The new proposed rules “relieved uncertainty and provided clarity” so people would feel more confident making Opportunity Zone investments, said Gina Staudacher, attorney in Royal Oak at Howard & Howard Attorneys PLLC. The guidance also gave some broader interpretations of the initial proposed regulations and offered definitions, she said.

“A lot of people have these businesses or these idle properties, and they really need to take seriously the question, ‘What does this community need?’” Staudacher told MiBiz. “There are a lot of wealthy families and other investors looking to put a remainder of their gains into an Opportunity Fund.”

Howard & Howard has set up about 15 Opportunity Funds and creates funds on almost a weekly basis, Staudacher said.

Need for education

Across West Michigan, Grand Rapids-based economic development group The Right Place Inc. is working with communities to “make the most of” Opportunity Zone locations.

The Right Place, which covers a six-county area of West Michigan, will eventually put together a prospectus that markets the region’s Opportunity Zones to investors. The prospectus is meant to familiarize investors with the communities and their needs.

“Most of the time, you’re going to be working with investors or developers that have funds to invest, but may not understand the local community or assets in that community,” said Tim Mroz, vice president of strategic initiatives at The Right Place. “This is a national program, so we’re seeing Opportunity Funds invest in nationwide opportunities, not just local funds.”

According to Benedict at Great Lakes Development, investors from all over are paying close attention to the Opportunity Zones in Muskegon in particular.

“Now that people are understanding the benefits of Opportunity Zone funds and how they can defer their taxes and reap a better return, we’re contacted every day by investors, attorneys, CPA firms, looking for their clients to deploy their gains,” Benedict said.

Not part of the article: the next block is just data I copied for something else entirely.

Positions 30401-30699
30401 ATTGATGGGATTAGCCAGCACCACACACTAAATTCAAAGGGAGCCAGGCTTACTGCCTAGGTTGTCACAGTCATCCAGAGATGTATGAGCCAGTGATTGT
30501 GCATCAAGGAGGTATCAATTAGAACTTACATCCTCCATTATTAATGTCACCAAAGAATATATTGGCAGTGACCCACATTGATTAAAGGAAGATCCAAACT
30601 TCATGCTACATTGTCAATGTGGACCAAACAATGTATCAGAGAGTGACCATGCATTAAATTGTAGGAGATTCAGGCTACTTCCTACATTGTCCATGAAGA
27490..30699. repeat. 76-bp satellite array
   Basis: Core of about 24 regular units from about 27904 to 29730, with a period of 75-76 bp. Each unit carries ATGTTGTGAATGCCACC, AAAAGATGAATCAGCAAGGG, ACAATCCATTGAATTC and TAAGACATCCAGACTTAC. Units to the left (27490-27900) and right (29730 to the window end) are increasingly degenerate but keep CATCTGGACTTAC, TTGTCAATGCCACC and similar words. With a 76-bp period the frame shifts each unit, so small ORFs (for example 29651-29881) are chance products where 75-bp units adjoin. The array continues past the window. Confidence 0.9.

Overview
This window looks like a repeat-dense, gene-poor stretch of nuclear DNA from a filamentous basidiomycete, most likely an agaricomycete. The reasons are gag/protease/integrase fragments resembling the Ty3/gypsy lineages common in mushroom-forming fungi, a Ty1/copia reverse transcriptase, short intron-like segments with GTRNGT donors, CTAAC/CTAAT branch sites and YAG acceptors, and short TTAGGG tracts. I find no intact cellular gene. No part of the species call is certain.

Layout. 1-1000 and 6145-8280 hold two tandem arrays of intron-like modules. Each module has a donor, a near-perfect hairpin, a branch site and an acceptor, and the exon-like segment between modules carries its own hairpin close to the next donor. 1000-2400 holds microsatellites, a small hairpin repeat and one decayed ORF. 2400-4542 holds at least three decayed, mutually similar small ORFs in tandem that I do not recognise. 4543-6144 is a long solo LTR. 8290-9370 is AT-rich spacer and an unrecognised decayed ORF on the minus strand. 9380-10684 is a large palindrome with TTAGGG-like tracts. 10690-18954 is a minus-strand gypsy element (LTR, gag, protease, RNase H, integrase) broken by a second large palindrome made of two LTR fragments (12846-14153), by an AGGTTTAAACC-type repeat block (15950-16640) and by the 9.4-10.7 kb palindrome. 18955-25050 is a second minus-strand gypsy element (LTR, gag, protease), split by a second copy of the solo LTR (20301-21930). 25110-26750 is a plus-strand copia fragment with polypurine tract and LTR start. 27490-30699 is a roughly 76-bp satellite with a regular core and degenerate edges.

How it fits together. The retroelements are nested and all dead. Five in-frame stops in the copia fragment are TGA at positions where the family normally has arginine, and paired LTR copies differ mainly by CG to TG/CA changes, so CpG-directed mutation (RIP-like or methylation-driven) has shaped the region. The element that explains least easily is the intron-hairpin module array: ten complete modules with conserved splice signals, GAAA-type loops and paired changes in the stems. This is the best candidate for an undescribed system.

Despite the rush of interest, communities need to act fast when it comes to advertising their Opportunity Zones, according to Staudacher.

“They need to look at this as an economic development tool and identify areas that are unique, and why investors would want to come in to their location,” she said. “This has timelines. That’s a good thing, because it forces people to move quickly and not sit on the money.”

'Ready to move'

The Opportunity Zone incentive was designed as a 10-year program, creating a sense of urgency for investors to get involved. As well, other state and local incentives, such as tax abatements, can be stacked onto Opportunity Zone benefits.

That’s why the current focus for Downtown Muskegon Now is spreading awareness to possible investors, Alexander said.

“It is getting the word out as much as we can, and looking at shoring up some local incentives, encouraging the state to add to those incentive packages to bring more development in, and working with individual developers, property owners and investors, and getting them directed toward Opportunity Zone projects,” he said.

Muskegon is a good example of a city that’s been proactive with the program, Staudacher added, saying communities should remove barriers that could slow down the development of qualifying projects.

“The cities that advertise as ready to move, they will be the ones that see the first dollars pouring into their communities,” she said.

Read 4870 times Last modified on Monday, 29 April 2019 11:27